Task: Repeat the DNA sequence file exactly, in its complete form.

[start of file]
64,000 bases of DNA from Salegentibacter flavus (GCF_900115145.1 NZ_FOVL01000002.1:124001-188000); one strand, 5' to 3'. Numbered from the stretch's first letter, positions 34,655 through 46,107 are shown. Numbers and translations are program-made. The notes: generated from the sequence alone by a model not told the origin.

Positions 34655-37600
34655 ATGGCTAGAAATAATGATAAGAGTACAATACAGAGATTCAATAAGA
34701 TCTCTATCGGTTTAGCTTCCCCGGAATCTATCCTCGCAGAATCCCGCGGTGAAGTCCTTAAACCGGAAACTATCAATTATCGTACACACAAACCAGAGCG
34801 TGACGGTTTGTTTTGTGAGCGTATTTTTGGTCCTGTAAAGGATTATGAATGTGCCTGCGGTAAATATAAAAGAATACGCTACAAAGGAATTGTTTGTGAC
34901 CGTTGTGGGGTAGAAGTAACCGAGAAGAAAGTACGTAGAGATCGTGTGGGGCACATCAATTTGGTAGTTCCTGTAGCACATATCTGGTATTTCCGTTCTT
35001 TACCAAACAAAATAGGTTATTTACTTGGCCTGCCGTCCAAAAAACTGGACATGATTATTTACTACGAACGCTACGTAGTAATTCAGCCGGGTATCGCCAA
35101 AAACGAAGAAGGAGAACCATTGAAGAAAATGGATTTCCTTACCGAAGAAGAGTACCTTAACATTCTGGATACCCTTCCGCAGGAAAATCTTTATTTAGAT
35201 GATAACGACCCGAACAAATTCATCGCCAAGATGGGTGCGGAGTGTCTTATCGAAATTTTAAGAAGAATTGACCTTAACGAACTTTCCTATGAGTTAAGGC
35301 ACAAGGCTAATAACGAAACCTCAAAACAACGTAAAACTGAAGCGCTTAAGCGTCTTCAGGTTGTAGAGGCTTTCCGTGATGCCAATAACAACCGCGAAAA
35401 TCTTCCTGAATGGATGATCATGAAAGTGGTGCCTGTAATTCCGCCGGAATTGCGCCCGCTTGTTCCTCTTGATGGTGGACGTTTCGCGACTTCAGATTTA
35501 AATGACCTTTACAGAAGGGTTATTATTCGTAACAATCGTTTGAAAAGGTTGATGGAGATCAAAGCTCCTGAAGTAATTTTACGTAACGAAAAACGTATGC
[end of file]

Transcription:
64,000 bases of DNA from Salegentibacter flavus (GCF_900115145.1 NZ_FOVL01000002.1:124001-188000); one strand, 5' to 3'. Numbered from the stretch's first letter, positions 34,655 through 46,107 are shown. Numbers and translations are program-made. The notes: generated from the sequence alone by a model not told the origin.

Positions 34655-37600
34655 ATGGCTAGAAATAATGATAAGAGTACAATACAGAGATTCAATAAGA
34701 TCTCTATCGGTTTAGCTTCCCCGGAATCTATCCTCGCAGAATCCCGCGGTGAAGTCCTTAAACCGGAAACTATCAATTATCGTACACACAAACCAGAGCG
34801 TGACGGTTTGTTTTGTGAGCGTATTTTTGGTCCTGTAAAGGATTATGAATGTGCCTGCGGTAAATATAAAAGAATACGCTACAAAGGAATTGTTTGTGAC
34901 CGTTGTGGGGTAGAAGTAACCGAGAAGAAAGTACGTAGAGATCGTGTGGGGCACATCAATTTGGTAGTTCCTGTAGCACATATCTGGTATTTCCGTTCTT
35001 TACCAAACAAAATAGGTTATTTACTTGGCCTGCCGTCCAAAAAACTGGACATGATTATTTACTACGAACGCTACGTAGTAATTCAGCCGGGTATCGCCAA
35101 AAACGAAGAAGGAGAACCATTGAAGAAAATGGATTTCCTTACCGAAGAAGAGTACCTTAACATTCTGGATACCCTTCCGCAGGAAAATCTTTATTTAGAT
35201 GATAACGACCCGAACAAATTCATCGCCAAGATGGGTGCGGAGTGTCTTATCGAAATTTTAAGAAGAATTGACCTTAACGAACTTTCCTATGAGTTAAGGC
35301 ACAAGGCTAATAACGAAACCTCAAAACAACGTAAAACTGAAGCGCTTAAGCGTCTTCAGGTTGTAGAGGCTTTCCGTGATGCCAATAACAACCGCGAAAA
35401 TCTTCCTGAATGGATGATCATGAAAGTGGTGCCTGTAATTCCGCCGGAATTGCGCCCGCTTGTTCCTCTTGATGGTGGACGTTTCGCGACTTCAGATTTA
35501 AATGACCTTTACAGAAGGGTTATTATTCGTAACAATCGTTTGAAAAGGTTGATGGAGATCAAAGCTCCTGAAGTAATTTTACGTAACGAAAAACGTATGC